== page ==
At the young age of 93 and with all her faculties my Mother held a family conference about a year after her husband died. She was tired. She explained that she was not as agile mentally as she had been (but was still more mentally agile than I ever was) and was not going to be able to finish the book she was writing. She had decided to join those of her friends and family who had passed on. Three weeks later she joined them. She had the willpower to leave this life and she did. I didn't like it but I respected her decision and was with her until she died.

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    1. The last time I ever saw my grandfather he told me he was tired and I think it's a common sentiment.
      Did your mum need help, were you at risk of prosecution? I am always a little bit in awe of the planning that goes in to that kind of death (I'm guessing she didn't travel to Switzerland)

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    2. Mum just didn't eat but just had water. For her final few days she was in a lovely nursing home. A doctor wanted to get a court order to force feed her but I pointed out how ludicrous he would look and he didn't pursue it. He was just covering his back. There was no positive assistance to die and no risk of any legal action.

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    3. That took some fortitude, for you both.

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    4. My 85-year-old father exacted a promise from me as the time of his death approached. That promise was that I would not let him linger in pain "Even if you have to ease me out," he said, and I told him I would do whatever it took. My only reluctance about giving him my promise was that I knew it might very well oblige me to break the law. Other than that, I was happy to give my father the peace that came from knowing that his son would not allow him to suffer. It was my final gift to him, and I've never had a smigden of regret. We put suffering pets to death and call it it mercy; we put suffering humans to death and call it murder. I can't say that, in a world free of religion, euthanasia would soon become legal, but I do think that religion is a very great impediment to this and many other things that fairly scream out, "This right; this is just; this is merciful." The reason that it is an impediment is because once a person is convinced that he (or she) knows with certainty what it is that God expects of him, all other considerations become irrelevant.

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  12. I absolutely support a person's right to leave this earth if they are lucid. So many people suffer terribly - you wouldn't allow an animal to suffer like that. But talking about his being "in a hurry", oddly enough as he pressed the button to release the chemicals there was a problem and he (apparently) asked what was taking so long. So because of that they had to go through the routine of asking him yet again if he was sure he wanted to go through with it. Anna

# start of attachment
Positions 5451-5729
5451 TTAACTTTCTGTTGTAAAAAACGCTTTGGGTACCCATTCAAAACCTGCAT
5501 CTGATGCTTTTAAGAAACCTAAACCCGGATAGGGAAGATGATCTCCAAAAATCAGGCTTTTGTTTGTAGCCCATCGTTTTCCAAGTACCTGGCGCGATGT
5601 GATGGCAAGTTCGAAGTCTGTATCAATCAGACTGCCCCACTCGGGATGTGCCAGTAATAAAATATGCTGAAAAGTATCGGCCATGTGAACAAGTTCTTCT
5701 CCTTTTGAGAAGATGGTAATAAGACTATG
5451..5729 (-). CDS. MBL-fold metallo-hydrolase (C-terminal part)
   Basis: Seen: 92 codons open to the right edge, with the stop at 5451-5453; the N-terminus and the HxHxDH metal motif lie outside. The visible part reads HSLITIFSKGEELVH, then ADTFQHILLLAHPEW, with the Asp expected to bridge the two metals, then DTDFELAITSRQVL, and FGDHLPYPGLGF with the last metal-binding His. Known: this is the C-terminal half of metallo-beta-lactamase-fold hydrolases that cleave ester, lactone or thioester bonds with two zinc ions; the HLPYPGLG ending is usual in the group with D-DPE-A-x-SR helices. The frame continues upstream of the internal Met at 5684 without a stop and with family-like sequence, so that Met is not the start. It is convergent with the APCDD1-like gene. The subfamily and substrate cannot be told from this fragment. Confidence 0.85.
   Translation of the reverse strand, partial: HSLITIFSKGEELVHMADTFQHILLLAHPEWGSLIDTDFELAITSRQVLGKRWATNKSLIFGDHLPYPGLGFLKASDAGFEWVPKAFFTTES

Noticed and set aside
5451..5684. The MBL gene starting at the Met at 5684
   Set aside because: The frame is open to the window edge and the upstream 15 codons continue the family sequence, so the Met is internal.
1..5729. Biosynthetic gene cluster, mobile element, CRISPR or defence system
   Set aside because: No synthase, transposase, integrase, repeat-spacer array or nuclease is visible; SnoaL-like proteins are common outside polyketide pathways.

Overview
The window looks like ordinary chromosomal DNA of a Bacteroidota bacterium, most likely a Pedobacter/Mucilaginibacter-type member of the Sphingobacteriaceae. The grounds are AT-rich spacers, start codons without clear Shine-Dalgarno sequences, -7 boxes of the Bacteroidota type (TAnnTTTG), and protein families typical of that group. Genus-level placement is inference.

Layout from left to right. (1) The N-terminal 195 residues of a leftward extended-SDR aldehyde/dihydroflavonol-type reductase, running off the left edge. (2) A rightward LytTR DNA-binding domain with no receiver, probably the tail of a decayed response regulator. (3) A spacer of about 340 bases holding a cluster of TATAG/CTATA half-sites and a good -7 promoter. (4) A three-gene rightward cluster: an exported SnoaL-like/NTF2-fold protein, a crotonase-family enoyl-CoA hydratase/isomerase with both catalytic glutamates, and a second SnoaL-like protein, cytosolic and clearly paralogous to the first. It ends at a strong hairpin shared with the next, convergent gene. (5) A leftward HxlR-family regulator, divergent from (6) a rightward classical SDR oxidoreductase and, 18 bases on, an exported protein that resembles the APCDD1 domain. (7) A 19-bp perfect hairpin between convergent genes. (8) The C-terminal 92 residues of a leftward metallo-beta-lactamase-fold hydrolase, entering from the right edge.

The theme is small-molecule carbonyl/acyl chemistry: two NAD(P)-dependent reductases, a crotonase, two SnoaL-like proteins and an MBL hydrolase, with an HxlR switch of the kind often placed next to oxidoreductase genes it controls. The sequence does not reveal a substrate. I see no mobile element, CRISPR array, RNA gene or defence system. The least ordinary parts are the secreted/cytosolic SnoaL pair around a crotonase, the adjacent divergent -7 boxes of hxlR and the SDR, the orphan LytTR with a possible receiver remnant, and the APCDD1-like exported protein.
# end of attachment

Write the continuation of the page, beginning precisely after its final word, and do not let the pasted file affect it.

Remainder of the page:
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    1. Well I might have to go back to the drawing board on my reaction to his death but it would seem that my assessment of him as impatient was pretty close to the mark!

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    2. "I absolutely support a person's right to leave this earth if they are lucid."

      Then you would not support a person with, for example, Alzheimer's arranging to die at a time when he or she is no longer lucid? I've no doubt but that many, many people kill themselves well before they're ready to die because they know that if they wait, they won't be able to carry out their intention. If euthanasia was legal, everything could be arranged in advance.

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    3. Snow,
      I could be wrong but I thought lucidity was a requirement for assisted suicide even where it is legal?
      Is assisted suicide the same as euthanasia?

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    4. "Is assisted suicide the same as euthanasia?"

      No, euthanasia is done on the patient's behalf without regard to the patient's current lucidity or even consciousness. Assisted suicide was what your countryperson underwent. So far as I know, euthanasia isn't legal anywhere, so let's say, for example, that you have some neurological disease that would eventually preclude you from swallowing a drug, tripping a valve, or taking ANY other measure to end your life, you need to kill yourself while you still can take a drug or trip a valve.

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  13. I also support euthanasia and have no judgment around the time chosen by David Goodall. It is such an intensely private decision and I'm sure it wasn't a knee-jerk reaction to his deteriorating physical health. I'll wait til I'm 102 before passing comment on his choice :) and meanwhile will celebrate his life well lived.

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    1. Yes, those are completely reasonable sentiments.
      Having said that, I don't regret my judgement because he invited public scrutiny and it has initiated conversation.